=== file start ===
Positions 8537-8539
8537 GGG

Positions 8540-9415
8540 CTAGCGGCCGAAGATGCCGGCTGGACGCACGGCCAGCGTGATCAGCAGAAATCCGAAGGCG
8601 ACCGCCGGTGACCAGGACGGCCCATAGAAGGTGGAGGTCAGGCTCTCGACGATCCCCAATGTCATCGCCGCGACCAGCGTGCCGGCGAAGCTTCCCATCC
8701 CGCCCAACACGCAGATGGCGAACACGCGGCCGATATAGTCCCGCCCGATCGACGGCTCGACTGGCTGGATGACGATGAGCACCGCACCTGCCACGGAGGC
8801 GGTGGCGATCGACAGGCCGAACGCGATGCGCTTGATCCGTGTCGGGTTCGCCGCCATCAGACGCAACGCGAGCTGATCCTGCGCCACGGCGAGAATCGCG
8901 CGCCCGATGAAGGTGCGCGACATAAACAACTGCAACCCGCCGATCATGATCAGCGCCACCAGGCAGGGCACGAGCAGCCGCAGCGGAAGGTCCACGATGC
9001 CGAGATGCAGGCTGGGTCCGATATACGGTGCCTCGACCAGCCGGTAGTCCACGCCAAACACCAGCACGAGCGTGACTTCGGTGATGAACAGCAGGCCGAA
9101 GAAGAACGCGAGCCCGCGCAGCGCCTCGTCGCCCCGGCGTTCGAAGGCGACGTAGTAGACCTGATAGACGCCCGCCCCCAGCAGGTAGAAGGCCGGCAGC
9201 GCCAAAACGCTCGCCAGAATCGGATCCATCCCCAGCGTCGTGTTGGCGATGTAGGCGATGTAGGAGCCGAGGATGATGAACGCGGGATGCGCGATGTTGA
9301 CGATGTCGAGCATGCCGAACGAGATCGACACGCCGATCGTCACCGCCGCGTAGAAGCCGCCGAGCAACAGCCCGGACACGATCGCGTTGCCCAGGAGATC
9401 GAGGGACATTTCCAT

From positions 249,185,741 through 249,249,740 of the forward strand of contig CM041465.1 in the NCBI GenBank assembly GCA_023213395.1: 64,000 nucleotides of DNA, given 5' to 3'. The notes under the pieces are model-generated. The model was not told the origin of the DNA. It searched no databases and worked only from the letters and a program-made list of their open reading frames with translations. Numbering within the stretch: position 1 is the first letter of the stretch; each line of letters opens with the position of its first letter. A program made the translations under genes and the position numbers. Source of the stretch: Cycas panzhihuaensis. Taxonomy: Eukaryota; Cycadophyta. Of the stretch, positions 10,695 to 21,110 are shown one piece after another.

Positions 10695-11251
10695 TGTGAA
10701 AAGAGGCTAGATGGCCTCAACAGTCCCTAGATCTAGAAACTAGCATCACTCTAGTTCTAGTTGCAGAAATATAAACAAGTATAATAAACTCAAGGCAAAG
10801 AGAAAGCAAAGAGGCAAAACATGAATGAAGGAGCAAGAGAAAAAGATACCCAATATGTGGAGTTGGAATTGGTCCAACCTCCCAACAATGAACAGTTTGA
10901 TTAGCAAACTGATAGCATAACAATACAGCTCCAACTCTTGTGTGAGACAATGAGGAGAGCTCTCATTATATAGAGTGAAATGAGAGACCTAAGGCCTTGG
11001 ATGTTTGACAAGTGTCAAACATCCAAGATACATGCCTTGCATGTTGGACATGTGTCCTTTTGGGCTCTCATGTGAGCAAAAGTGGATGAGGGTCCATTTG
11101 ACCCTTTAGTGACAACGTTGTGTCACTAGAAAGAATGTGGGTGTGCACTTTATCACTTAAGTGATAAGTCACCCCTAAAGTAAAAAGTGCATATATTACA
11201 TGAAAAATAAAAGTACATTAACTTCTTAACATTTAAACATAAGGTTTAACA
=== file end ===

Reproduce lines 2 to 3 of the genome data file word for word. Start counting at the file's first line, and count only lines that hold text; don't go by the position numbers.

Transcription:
8537 GGG

Positions 8540-9415